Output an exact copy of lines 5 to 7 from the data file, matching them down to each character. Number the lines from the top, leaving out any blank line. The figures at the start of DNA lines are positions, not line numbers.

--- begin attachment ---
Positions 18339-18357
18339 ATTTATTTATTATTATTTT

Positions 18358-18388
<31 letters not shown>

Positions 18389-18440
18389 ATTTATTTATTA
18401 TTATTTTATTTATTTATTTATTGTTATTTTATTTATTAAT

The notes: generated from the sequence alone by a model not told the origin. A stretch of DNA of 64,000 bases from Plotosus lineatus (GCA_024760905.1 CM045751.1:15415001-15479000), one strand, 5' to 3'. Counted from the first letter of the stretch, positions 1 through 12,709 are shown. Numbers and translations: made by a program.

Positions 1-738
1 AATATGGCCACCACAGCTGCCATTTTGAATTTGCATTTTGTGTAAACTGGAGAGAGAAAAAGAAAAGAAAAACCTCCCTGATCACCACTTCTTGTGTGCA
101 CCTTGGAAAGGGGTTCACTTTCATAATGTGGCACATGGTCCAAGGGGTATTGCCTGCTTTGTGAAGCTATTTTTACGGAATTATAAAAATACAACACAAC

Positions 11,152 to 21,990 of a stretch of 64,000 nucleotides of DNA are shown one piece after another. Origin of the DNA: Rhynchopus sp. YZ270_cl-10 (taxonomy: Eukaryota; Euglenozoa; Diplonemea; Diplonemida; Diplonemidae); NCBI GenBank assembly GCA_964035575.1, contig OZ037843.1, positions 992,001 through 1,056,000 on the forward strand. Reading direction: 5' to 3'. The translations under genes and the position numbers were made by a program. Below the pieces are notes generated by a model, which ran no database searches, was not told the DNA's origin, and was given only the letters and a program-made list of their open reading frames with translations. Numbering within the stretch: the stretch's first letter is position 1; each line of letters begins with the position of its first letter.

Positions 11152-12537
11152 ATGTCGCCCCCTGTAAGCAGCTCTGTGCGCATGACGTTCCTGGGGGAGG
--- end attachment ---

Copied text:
Positions 18389-18440
18389 ATTTATTTATTA
18401 TTATTTTATTTATTTATTTATTGTTATTTTATTTATTAAT